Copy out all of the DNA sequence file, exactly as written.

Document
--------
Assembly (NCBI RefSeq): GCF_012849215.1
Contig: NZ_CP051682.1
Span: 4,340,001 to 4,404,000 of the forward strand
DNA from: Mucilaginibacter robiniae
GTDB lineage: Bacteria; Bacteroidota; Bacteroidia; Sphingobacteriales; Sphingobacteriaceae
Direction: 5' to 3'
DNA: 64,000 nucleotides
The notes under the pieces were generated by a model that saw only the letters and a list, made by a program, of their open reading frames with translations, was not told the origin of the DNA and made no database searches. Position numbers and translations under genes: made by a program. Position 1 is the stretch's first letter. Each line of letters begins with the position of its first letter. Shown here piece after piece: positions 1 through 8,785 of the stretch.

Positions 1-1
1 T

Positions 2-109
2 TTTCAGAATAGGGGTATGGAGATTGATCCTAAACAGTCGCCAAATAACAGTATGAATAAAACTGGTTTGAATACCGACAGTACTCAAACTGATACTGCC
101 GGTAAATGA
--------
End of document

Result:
Assembly (NCBI RefSeq): GCF_012849215.1
Contig: NZ_CP051682.1
Span: 4,340,001 to 4,404,000 of the forward strand
DNA from: Mucilaginibacter robiniae
GTDB lineage: Bacteria; Bacteroidota; Bacteroidia; Sphingobacteriales; Sphingobacteriaceae
Direction: 5' to 3'
DNA: 64,000 nucleotides
The notes under the pieces were generated by a model that saw only the letters and a list, made by a program, of their open reading frames with translations, was not told the origin of the DNA and made no database searches. Position numbers and translations under genes: made by a program. Position 1 is the stretch's first letter. Each line of letters begins with the position of its first letter. Shown here piece after piece: positions 1 through 8,785 of the stretch.

Positions 1-1
1 T

Positions 2-109
2 TTTCAGAATAGGGGTATGGAGATTGATCCTAAACAGTCGCCAAATAACAGTATGAATAAAACTGGTTTGAATACCGACAGTACTCAAACTGATACTGCC
101 GGTAAATGA